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"Therefore, O Lord, God of Israel, keep for your servant, my father David, that which you promised him, saying, 'There shall never fail you a successor before me to sit on the throne of Israel, if only your children keep to their way, to walk in my law as you have walked before me.' Therefore, O Lord, God of Israel, let your word be confirmed, which you promised to your servant David." (2 Chronicles 6:16-17, NRSV)
Therefore, O Lord God of Israel, keep with thy servant David my father that which thou hast promised him, saying, There shall not fail thee a man in my sight to sit upon the throne of Israel; yet so that thy children take heed to their way to walk in my law, as thou hast walked before me. Now then, O Lord God of Israel, let thy word be verified, which thou hast spoken unto thy servant David. (2 Chronicles 6:16-17, KJV)
Solomon reminds God of his promise about a Davidic dynasty, but he knows that this promise is conditional on the people remaining faithful to the commandments. It's common in the Bible for people to remind God about various agreements he made, even to quote his own words back to him. Solomon's statement is part of a pretty dramatic moment: God had just descended into the Temple in a cloud and Solomon addresses him in front of the entire congregation of Israel. In this case, the reminder of the promise seems for the benefit of the people. Solomon's saying that if they want him and the rest of David's descendants to be blessed, they'd better follow the laws. Plus, Solomon is publicly affirming that, as David's son, he's the legitimate ruler. Just in case anyone forgot.
As for you, if you walk before me, as your father David walked, doing according to all that I have commanded you and keeping my statutes and my ordinances, then I will establish your royal throne, as I made covenant with your father David saying, "You shall never lack a successor to rule over Israel." (2 Chronicles 7:17-18, NRSV)
As for thee, if thou wilt walk before me, as David thy father walked, and do according to all that I have commanded thee, and shalt observe my statutes and my judgments; Then will I establish the throne of thy kingdom, according as I have covenanted with David thy father, saying, There shall not fail thee a man to be ruler in Israel. (2 Chronicles 7:17-18, KJV)
God comes right back at Solomon. He promises to keep the throne in the family—one of David's descendants will always be in charge in Israel. But is God prepared to stick with the family no matter how bad things get with these guys? It doesn't seem so. God makes it clear that Solomon needs to emulate his father and observe God's rules if he wants to establish the dynasty. Is God's assumption that any descendant of David is guaranteed to be faithful? Spoiler alert: DNA doesn't guarantee anything.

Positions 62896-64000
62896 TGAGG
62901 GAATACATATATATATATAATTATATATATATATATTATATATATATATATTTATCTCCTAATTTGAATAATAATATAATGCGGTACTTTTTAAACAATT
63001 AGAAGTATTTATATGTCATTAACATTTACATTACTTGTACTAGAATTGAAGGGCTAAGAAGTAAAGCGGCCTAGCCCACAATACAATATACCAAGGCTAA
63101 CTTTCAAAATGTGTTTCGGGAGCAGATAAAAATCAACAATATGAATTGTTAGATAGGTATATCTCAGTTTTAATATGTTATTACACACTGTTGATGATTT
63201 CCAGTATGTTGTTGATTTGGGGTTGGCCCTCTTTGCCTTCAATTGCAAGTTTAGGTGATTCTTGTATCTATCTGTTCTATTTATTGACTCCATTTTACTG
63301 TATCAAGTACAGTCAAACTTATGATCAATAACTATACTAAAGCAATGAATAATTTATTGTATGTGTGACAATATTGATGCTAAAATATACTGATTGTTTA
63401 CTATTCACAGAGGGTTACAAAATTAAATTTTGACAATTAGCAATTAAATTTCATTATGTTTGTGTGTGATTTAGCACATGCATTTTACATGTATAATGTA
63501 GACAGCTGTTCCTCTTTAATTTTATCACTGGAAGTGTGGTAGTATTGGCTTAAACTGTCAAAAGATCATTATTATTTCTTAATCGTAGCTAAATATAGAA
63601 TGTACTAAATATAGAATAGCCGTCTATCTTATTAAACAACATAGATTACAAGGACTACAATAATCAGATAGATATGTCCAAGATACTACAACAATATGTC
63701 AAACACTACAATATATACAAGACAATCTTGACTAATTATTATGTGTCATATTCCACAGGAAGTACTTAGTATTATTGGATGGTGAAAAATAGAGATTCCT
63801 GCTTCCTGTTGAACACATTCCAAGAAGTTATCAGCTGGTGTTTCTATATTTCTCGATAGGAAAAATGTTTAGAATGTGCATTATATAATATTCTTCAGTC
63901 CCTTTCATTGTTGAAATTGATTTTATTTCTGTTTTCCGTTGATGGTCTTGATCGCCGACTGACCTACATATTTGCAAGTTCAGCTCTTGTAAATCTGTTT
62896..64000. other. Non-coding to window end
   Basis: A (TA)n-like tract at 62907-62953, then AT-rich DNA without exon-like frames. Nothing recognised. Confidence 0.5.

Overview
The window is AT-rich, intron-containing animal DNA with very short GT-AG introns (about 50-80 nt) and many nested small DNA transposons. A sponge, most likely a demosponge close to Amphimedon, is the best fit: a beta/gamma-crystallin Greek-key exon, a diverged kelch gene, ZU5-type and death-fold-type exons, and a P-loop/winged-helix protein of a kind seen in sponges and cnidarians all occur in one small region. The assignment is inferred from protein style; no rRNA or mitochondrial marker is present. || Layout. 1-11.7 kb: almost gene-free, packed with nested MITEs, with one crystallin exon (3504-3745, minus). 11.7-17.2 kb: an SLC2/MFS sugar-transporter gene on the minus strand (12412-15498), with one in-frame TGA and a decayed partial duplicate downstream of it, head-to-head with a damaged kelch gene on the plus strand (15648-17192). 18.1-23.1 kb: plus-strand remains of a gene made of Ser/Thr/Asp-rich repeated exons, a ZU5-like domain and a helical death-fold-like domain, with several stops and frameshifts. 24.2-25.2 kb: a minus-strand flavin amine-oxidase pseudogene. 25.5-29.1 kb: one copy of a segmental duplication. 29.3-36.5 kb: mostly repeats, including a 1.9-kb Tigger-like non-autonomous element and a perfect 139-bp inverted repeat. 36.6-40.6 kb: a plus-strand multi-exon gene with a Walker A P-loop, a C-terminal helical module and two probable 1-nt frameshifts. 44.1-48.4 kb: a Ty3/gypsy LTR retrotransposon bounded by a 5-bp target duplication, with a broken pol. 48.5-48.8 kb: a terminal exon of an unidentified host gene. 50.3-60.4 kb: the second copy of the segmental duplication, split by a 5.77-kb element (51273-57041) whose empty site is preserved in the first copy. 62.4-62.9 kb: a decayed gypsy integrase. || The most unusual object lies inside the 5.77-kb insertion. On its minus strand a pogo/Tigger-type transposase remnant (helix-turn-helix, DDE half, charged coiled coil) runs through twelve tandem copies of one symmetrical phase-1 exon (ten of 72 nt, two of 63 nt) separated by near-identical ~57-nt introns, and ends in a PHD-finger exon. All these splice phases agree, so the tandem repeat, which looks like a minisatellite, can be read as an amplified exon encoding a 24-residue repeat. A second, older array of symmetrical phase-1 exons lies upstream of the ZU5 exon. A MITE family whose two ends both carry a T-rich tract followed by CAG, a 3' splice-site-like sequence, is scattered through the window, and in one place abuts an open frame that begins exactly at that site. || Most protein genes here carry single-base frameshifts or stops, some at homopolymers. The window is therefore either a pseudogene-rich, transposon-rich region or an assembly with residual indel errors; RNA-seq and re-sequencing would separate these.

[Israel] answered the king, "What share do we have in David? We have no inheritance in the son of Jesse. Each of you to your tents, O Israel! Look now to your own house, O David." […] So Israel has been in rebellion against the house of David to this day. (2 Chronicles 10:16, 19, NRSV)
[Israel] answered the king, saying, What portion have we in David? and we have none inheritance in the son of Jesse: every man to your tents, O Israel: and Now David, see to thine own house […] And Israel rebelled against the house of David unto this day. (2 Chronicles 10:16, 19, KJV)
The 10 northern tribes feel free to rebel because they don't feel like they have any kinship ties with David and his tribe of Judah. They realize that as long as they stay in the unified kingdom, they'll never have one of their own on the throne.
[King Abijah] said, "Listen to me, Jeroboam and all Israel! Do you not know that the Lord God of Israel gave the kingship over Israel forever to David and his sons by a covenant of salt? Yet Jeroboam son of Nebat, a servant of Solomon son of David, rose up and rebelled against his lord; and certain worthless scoundrels gathered around him and defied Rehoboam son of Solomon, when Rehoboam was young and irresolute and could not withstand them. And now you think that you can withstand the kingdom of the Lord in the hand of the sons of David?" (2 Chronicles 13:4-8, NRSV)